Creating a Future As Rich as Our Past.

Benefits Continue from Guardian Program

Benefits Continue from Guardian Program

Twenty years ago Nuu-chah-nulth Nations and Parks Canada launched a partnership that would see aboriginal guardians caring for the West Coast Trail. As one of three nations involved in the partnership, Huu-ay-aht First Nations embraced the responsibility to maintain 15 kilometres of this world-famous destination.

Today that partnership has expanded to include 25 kilometres of trail maintenance, along with cultural and emergency services for hikers. Huu-ay-aht citizens continue to play an important role in the partnership, caring for both the trail and the hikers who visit our traditional lands.

The HFN group of businesses manages this contract for Huu-ay-aht First Nations, coordinating training programs and building skills for a crew of four to five Huu-ay-aht guardians. Although trail work is seasonal, experience on the crew leads to other opportunities.

“The training programs offered through the partnership with Parks Canada and the HFN group of businesses have helped workers get other jobs,” says Duane Nookemis, supervisor of the West Coast Trail crew for the last five years. In some cases, this includes jobs that are year-round and permanent.

Tyee Ha'wilth Derek Peters and CEO of Parks Canada Alan Latourelle celebrate 20 years of guardians on the West Coast Trail. Photo courtesy of Parks Canada.

Tyee Ha’wilth Derek Peters and CEO of Parks Canada Alan Latourelle celebrate 20 years of guardians on the West Coast Trail. Photo courtesy of Parks Canada.

In other cases, the contract with Parks Canada leads to other opportunities with the national agency. This summer, Parks Canada required a second crew to conduct major improvements along the trail. That meant hiring twelve workers from Pacheedaht, Huu-ay-aht, and Ditidaht First Nations to build and replace boardwalks from the Cheewaht River to Nitinat Narrows.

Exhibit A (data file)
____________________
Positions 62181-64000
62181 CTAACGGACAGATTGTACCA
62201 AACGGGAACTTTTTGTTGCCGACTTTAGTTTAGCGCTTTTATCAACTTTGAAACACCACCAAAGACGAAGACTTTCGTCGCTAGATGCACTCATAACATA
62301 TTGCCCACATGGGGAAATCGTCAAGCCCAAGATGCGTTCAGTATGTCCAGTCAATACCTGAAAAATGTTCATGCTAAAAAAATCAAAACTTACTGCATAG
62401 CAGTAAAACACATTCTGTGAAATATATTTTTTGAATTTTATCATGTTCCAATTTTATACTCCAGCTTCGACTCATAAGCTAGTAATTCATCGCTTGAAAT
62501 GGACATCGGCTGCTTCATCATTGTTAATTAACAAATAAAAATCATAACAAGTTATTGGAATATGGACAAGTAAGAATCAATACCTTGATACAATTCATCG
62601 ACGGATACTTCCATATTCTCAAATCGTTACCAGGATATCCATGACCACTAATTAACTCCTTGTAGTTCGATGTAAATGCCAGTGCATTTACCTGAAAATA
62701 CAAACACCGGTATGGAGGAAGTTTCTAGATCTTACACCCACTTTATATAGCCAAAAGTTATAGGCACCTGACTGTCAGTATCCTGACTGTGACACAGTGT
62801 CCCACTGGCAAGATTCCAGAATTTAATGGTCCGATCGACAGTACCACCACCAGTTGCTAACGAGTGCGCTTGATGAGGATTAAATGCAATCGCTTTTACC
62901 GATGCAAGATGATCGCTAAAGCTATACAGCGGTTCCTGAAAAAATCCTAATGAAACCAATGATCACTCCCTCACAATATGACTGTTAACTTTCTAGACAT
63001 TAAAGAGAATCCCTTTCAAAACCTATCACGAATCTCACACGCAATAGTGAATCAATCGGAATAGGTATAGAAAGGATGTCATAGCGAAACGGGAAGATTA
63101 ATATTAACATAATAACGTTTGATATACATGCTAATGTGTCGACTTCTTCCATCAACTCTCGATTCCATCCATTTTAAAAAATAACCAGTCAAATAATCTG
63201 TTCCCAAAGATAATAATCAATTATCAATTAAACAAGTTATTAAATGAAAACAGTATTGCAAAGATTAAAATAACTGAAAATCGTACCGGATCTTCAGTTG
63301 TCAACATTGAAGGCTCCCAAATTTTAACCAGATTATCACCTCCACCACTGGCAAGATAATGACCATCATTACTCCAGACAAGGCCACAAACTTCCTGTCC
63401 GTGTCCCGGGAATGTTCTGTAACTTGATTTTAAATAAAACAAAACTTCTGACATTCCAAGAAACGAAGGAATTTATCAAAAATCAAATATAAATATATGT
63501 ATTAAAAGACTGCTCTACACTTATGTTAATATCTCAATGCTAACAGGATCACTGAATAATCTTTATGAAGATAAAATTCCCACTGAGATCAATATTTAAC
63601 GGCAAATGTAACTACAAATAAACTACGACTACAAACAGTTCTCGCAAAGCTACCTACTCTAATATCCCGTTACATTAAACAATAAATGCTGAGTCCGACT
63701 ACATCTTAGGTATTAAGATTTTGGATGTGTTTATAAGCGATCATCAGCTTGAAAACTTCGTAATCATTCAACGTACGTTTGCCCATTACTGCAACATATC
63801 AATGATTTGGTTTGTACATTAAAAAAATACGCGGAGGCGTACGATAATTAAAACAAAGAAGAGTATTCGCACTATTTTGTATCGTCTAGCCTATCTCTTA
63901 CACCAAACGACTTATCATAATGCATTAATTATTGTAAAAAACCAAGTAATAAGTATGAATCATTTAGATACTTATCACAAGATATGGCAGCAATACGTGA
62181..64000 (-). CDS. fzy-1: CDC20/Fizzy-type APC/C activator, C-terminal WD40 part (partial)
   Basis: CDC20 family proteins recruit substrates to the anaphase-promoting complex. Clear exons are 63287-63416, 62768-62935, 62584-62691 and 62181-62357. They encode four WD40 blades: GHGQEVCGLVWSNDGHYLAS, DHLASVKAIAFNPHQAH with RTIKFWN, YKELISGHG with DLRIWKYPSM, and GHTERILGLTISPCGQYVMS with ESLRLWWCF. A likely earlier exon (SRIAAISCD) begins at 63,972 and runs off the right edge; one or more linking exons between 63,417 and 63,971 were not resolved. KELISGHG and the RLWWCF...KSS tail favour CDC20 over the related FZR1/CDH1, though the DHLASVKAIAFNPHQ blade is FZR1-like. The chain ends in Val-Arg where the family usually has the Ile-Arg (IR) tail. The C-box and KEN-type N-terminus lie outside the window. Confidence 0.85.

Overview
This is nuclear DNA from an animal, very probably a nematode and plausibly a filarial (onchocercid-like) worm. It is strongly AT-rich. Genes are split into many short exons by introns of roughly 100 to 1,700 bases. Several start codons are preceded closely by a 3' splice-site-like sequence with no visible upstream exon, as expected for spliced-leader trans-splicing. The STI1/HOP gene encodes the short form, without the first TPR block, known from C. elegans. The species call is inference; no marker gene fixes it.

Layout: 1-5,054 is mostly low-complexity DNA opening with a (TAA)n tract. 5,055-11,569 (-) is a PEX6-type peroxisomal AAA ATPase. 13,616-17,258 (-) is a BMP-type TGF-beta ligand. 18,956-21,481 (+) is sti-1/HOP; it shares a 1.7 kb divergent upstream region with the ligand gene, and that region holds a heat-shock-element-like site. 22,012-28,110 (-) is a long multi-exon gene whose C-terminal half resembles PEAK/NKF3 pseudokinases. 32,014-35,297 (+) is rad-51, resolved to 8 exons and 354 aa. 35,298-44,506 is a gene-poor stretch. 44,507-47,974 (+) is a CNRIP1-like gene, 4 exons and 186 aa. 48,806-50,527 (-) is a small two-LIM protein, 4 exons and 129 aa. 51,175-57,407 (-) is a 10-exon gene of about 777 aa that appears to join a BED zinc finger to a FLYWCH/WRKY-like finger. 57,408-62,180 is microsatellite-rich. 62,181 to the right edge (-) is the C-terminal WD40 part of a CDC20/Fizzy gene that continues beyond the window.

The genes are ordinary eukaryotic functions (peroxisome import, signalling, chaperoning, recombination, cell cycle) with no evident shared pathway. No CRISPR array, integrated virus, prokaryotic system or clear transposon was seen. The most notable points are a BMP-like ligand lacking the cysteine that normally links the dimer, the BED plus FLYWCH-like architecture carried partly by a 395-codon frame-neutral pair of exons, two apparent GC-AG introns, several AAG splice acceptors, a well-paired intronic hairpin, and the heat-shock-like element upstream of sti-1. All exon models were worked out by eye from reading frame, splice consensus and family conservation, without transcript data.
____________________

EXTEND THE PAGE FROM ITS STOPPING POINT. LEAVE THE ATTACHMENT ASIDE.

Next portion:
Beginning in August, two crews of six worked for rotating shifts of seven days while stationed at a base camp on the Cheewaht River. “The plan is to move the camp to different areas of the trail for the next couple of years and replace as much as we can,” said Duane, who was hired to supervise one of the extra crews. “We expect to finish up at the end of October.”

After six years working on the trail, Duane sees the many benefits provided by the contract with Parks Canada. He also sees future opportunities. “Hikers use our campground, shop at our store, and eat at our restaurant. I believe there are business opportunities still available to take advantage of the roughly 6000 people that travel to our territory to hike the trail every year.”

Others agree that the contract has brought many benefits to Huu-ay-aht lands, including recognition of occupation and history. Twenty years ago, hikers on the West Coast Trail were largely unaware that the lands they visited traversed Huu-ay-aht territory. Today Huu-ay-aht guardians may be the first people they meet when visiting the area.

“The program has been a stepping stone for many of our people over the years and there is definitely a sense of pride when anyone has been involved,” says Charlie Clappis, General Manager for the HFN group of businesses. “I can tell from speaking to the staff that they absolutely love what they do.”

And with hard work and solid partnerships, Huu-ay-aht guardians can expect to continue finding opportunities on the West Coast Trail for another twenty years and beyond.

For more information about future opportunities with the West Coast Trail crew, contact the HFN group of businesses at 250-728-3080.

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